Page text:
The Diary

Rachel Glucina looks at the top events and newsmakers of the day.

The Diary: Paul Henry takes his parting shots

Paul Henry says he's happy moving to Sydney. Photo / File
Paul Henry says he's happy moving to Sydney. Photo / File

A new column by Rachel Glucina on live events and newsmakers

He's the proud owner of a two-bedroom, two-bathroom historic house in Sydney's Balmain, but for petrol-head Paul Henry, the new property comes at a cost.

"I don't have a car space and I'm not buying a car. It's a 30-minute walk to work and there's lots to see on the way."

This from a man whose Albany garage contains a Corvette, a Mustang, a Volkswagen coupe and a ute. How will radio producer girlfriend Linzi Dryburgh get around?

"Linzi's not moving to Sydney for some time," Henry said. "She has a house, a career and a life in Auckland."

His daughters Lucy, Sophie and Bella will visit frequently. "It will be fantastic for the girls. They'll love it." His beloved mum Olive, however, "doesn't have a passport".

Henry returned to Auckland this week to complete his contractual commitments to RadioLive and the drive show he's fronted for the past six months. "I'll still be on TV3 and a correspondent with RadioLive. We'll still be there for each other."

He thinks TV3 star Duncan Garner should replace him on the radio. "He would be my pick. Duncan would be great, but he can't do radio and stay 3 News' political editor."

Henry's focus is the new Channel Ten breakfast show starting in 10 days. He'll be joined by Andrew Rochford, Kathryn Robinson and weathergirl Magdalena Roze. "It will be much more free-flowing and less scripted than the other breakfast shows. We'll only use the autocue 10 per cent of the time."

So far, "work" has involved travelling around Australia to meet the network's reporters "and to get a feel for Oz". Highlights include drinking wine in the Barossa Valley and horse-mustering cattle on a rugged Mt Isa station.

It's a bittersweet start to a new career. "I'm sad to be leaving radio because I always loved it. I'll miss getting a bee in my bonnet," he chortled before launching into a tirade about Auckland rate rises.

"That socialist Mayor Len Brown will be responsible for no f***er being able to live in Auckland ... who could afford to pay the rates?"

Will he miss the controversy? "I'm not interested in being liked by everyone. A lot of people in our industry need to be liked. I know broadcasters [at this station] who get upset when I become news and they don't. They're desperately trying to be controversial."

He has regrets. "I didn't get my TV3 talk show up and running," he said. With a million-dollar-plus salary and a large Australian audience to woo, it's no surprise Henry skipped out.

"I didn't leave for the money, but the money is a component. It costs to move countries and I haven't sold anything. Money has to be part of the consideration because I don't have a lot of working years," he said.

Knight on the night

Last night's Kiwibank New Zealander of the Year Awards was a swish affair at the Langham Hotel. Sir Richard Taylor (pictured), of Weta Workshop fame, won the top gong and the moniker New Zealander of the Year.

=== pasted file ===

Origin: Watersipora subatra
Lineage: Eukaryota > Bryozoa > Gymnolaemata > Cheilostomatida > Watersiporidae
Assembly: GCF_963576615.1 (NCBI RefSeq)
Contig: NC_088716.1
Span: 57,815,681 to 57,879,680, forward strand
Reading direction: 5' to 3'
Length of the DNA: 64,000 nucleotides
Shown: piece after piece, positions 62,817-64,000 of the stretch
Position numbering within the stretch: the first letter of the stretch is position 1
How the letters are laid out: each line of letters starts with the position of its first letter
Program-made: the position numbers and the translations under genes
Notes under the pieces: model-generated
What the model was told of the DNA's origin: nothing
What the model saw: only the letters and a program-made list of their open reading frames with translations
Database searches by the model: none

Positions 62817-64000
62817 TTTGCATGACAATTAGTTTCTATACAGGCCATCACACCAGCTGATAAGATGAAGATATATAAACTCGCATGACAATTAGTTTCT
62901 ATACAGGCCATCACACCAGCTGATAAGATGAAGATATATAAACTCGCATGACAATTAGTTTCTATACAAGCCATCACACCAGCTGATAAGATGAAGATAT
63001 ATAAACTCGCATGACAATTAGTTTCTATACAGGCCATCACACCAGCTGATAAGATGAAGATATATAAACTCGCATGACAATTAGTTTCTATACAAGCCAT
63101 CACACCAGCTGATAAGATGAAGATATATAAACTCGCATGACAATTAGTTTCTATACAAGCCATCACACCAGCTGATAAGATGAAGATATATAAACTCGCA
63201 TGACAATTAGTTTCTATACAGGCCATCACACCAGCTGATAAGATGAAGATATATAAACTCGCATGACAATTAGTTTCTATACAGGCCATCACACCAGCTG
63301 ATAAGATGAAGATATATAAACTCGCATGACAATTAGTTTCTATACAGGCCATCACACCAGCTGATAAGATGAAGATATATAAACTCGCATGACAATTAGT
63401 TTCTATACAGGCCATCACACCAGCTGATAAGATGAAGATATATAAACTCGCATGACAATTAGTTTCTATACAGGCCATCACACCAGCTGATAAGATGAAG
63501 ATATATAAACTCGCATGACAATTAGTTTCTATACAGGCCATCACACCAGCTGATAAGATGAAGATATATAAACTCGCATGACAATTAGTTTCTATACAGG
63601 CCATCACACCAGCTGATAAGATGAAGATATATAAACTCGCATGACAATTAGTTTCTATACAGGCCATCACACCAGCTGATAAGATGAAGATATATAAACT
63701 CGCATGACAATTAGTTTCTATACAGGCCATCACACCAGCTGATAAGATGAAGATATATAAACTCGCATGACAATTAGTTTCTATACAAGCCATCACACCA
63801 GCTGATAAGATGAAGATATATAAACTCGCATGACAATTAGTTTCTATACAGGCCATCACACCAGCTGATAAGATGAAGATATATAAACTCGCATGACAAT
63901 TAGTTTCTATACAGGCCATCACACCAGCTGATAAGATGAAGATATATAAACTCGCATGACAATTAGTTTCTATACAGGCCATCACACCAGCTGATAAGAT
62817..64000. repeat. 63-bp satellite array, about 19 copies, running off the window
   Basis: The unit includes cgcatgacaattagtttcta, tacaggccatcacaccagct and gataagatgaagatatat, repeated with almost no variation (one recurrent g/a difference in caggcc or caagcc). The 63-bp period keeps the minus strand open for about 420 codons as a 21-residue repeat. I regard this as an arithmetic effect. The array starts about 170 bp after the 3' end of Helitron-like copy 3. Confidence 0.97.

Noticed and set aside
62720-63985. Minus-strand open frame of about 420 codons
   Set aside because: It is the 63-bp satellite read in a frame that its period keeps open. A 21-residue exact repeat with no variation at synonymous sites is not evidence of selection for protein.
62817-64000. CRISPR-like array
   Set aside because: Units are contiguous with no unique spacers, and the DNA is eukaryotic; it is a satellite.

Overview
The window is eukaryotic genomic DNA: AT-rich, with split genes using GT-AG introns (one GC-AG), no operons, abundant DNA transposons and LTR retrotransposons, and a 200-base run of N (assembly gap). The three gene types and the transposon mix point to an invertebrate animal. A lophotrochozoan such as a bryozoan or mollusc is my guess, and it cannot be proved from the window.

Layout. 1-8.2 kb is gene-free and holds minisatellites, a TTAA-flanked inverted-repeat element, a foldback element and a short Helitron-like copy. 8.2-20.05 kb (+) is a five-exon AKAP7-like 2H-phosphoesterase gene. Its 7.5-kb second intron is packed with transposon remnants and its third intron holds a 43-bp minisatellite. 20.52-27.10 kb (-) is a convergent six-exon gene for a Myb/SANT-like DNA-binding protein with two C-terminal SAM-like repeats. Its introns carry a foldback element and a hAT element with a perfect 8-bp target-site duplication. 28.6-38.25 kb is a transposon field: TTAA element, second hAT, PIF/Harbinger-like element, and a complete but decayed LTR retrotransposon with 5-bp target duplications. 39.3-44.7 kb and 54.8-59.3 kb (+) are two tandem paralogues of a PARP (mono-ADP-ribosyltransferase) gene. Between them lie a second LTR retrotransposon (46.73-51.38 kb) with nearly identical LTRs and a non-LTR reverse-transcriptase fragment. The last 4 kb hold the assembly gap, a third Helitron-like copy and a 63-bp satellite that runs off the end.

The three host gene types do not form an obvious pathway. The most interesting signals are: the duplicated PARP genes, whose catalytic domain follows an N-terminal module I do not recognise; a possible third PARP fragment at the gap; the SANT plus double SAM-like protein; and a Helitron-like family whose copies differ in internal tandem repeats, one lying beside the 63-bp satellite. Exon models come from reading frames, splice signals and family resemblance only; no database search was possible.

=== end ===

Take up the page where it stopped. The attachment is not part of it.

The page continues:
Anchors Mike McRoberts and Hilary Barry, of 3 News, played master of ceremonies. The news readers are also on loan to TV3's trade marketing division for Q&A sessions with advertising agencies, helping to drum up sales business. No word on whether they're available for birthday parties, too.

Foreign online donations help Kiwi film get to Berlin festival

On Monday, Pietra Brettkelly's feature documentary, Maori Boy Genius, premiered to a sold-out audience at the Berlin Film Festival - where Taika Waititi launched Boy in 2010. It's a coming-of-age film about Napier teenager Ngaa Rauuira Pumanawawhiti who, at 16, studied law and politics at Yale University during a summer semester.

"The film's been really well received in Berlin," Brettkelly (pictured) told The Diary. "There were lots of people crying at the premiere. One German man said 'how amazing to be so emotional about your ancestry. We don't have that here'."

Last month, the documentary maker went to American creative funding website IndieGoGo to raise cash to get the film to Berlin. "It's been very hard financially," she said.

An online campaign was quickly established to raise US$10,000 ($12,088), of which nearly US$6000 was achieved.

But others around the world, hearing about her plight on social networking sites, made donations and the fund tripled to US$18,000.

Brettkelly was overwhelmed with the support. "People said we admire you, we think it's a great project and we want to back you."

For Pumanawawhiti, now 17, it's been an emotional journey, too. He leaves Europe on Sunday to take up law and politics at Victoria University. He has been likened to a young Barack Obama. His dreams are big and he acknowledges the expectations of his community are heavy, yet liberating.

David Shearer shuns Labour Luvvie

David Shearer needs media help and he's getting it - but not from former Labour love Brian Edwards.

Edwards was paid to media-train Helen Clark and her ministers, and even got the SOS call from Phil Goff during the election after a couple of years in the wilderness.

However, he's been left out in the cold by the dynamic new Labour leader and his chief of staff, Stuart Nash. Sources tell me Sean Plunket was considered for media advice, but Nash told The Diary there will be "no external media training".

- NZ Herald

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